A: Jed Shugerman, a professor at Fordham University School of Law and author of a book that traces the rise of judicial elections, judicial review and the influence of money and parties in American courts

There are too many details to go into all of them, but there are a lot of ways that the Electoral College might fail to get a majority and that for a number of reasons about whether you can get a majority of the electors appointed, how to define the word appointed. And we think there’s a rabbit hole of the various ways that either house could engage in hardball to not allow the Electoral College to certify. So then there are, I would say, four steps after that. The first step is is that the Constitution says that the presidential term ends Jan. 20th. There is no extension at that time. So the current president ends his administration on Jan. 20th, and then we go into these next three steps of scenarios.

The first under the Twelfth Amendment is that the House decides the presidential election with each state delegation voting so that you need a majority of the 50 states. D.C doesn’t count for that purpose. And the winner needs 26 of the 50 states. And one can look around at the likelihood of which party is likely to have 26 of those state delegations. And then there are questions about how to play hardball, about which delegations to seat. And those raise some complicated, legal and Constitutional questions. And in 1800, the House needed 37 rounds of ballots. You may have seen a musical that dealt with this question, in which the House, because of state delegations, they delayed the election of President Jefferson versus his running mate, Aaron Burr.

So the House can deadlock, so that no one gets 26 or the House might not be able to convene to resolve that if there is a gap between which party is running the House as a majority of representatives versus which party has 26 state delegations. So then the next step is the vice-presidential vote in the Senate. And there you need a majority of 51 senators. There is a question about who would be the president of the Senate, if it’s before January 20th and if Pence continues to be vice president. And if the Senate can resolve that question, then the vice president becomes acting president. But if both the House and the Senate are deadlocked, then the fallback is the presidential succession act of 1947, which makes the Speaker of the House, and then the President Pro Tem of the Senate, the next two in line followed by the Secretary of State.

One constitutional problem is what constitutes an officer under Article 2. An officer arguably cannot be a member of Congress and must be a member of the Article 2 executive branch. There could be a constitutional dispute about whether the speaker or a member of the Senate can serve as president. In that case, it would then devolve, it would then descend down to Secretary of State from the previous administration. So there are a number of unresolved questions, even in the backup plans.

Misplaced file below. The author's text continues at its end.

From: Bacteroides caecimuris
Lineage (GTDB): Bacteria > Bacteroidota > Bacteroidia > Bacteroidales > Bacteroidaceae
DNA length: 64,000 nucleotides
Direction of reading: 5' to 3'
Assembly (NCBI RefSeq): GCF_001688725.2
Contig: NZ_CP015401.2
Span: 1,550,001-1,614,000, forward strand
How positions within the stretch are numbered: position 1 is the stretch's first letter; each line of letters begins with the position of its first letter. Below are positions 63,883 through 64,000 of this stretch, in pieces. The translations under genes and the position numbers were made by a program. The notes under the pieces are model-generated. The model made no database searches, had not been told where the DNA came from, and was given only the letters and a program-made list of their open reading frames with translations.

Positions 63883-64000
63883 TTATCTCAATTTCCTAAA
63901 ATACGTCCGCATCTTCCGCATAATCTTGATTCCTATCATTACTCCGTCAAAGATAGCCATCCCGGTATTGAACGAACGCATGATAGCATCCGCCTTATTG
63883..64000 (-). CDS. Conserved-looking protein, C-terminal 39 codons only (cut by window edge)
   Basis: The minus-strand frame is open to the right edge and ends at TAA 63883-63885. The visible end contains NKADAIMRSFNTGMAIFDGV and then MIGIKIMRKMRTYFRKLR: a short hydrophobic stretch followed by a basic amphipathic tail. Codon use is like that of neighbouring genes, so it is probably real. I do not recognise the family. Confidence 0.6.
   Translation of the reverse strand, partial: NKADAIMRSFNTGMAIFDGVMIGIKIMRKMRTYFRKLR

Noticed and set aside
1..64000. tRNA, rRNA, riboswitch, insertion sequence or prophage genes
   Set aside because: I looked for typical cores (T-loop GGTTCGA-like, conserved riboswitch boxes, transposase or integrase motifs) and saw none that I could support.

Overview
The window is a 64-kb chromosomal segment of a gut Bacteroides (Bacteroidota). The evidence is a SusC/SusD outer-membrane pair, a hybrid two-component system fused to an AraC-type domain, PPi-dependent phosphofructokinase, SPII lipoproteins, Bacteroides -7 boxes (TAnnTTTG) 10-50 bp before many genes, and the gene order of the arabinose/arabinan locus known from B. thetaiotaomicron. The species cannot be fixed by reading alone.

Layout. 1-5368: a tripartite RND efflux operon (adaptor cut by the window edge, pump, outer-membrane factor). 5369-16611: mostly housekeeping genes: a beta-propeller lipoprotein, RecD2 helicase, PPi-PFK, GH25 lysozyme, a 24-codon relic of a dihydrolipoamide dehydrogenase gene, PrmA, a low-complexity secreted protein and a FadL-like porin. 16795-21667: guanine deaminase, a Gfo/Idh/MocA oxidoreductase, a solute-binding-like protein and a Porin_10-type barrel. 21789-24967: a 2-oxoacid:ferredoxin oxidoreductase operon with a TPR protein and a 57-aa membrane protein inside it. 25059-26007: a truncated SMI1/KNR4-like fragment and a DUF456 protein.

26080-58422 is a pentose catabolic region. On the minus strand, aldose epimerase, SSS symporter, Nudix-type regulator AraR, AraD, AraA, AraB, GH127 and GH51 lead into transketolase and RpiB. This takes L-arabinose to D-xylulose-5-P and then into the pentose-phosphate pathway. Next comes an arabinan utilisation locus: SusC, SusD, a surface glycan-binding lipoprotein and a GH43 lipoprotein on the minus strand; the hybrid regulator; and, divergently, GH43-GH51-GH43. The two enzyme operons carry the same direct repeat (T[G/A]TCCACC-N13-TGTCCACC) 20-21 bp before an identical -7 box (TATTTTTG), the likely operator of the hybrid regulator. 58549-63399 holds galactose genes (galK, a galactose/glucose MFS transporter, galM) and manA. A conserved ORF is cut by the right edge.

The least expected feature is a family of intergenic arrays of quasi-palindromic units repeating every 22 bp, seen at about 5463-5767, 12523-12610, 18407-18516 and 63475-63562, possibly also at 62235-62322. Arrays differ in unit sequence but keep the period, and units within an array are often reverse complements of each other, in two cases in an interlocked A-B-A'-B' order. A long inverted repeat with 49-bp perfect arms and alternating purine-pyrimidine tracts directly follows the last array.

Q: Is there also a possibility here for challenges around the legality of votes that are taken in absentia or virtually, which we’ve never seen before as a result of COVID that you cannot actually in-person certify your electors, or in-person actually cast a vote in terms of these bodies that are responsible for doing so?

A: Jed Shugerman

Each house controls its own rules is the bottom line. So that both the House and the Senate could change their rules to allow for that. And that’s really a plenary power that we don’t think of as being addressed by the courts.

Q: When we’re talking about the states that are in control of these various different processes, at least at the outset, how does it end up with the Supreme Court? And if it does end up with the Supreme Court and there is a vacancy, is that going to make a difference?

A: Jack Hardin Young

Yeah, I think the easy answer is resolved in Bush v. Gore. And that is that Article 2, in the words of the court, leaves it to the legislature exclusively to define the method of apportionment, that is the electors. A significant departure, however, from the legislative scheme for appointing presidential electors presents a federal constitutional question. And what the court found there is that Section Five of the Electoral Count Act provides that the state selection of electors shall govern in the counting of electoral votes.

In Bush v. Gore, the whole problem was there were no preexisting rules that could be applied. So the Supreme Court has a way to shoehorn itself once again into the controversy, assuming that arguments can be made that there is an irregularity in the process, and the rules are being made up ad hoc after the election. This was the case in Bush v. Gore. So the Supreme Court can reassert itself, and Bush v. Gore despite the Supreme Court saying, it doesn’t provide any precedent, provides somewhat of a rough roadmap of how the matter gets resolved when you push up against the safe harbor rule, which some of us might argue is no deadline at all. It is an advisory rule to be applied by Congress.

Richard Pildes: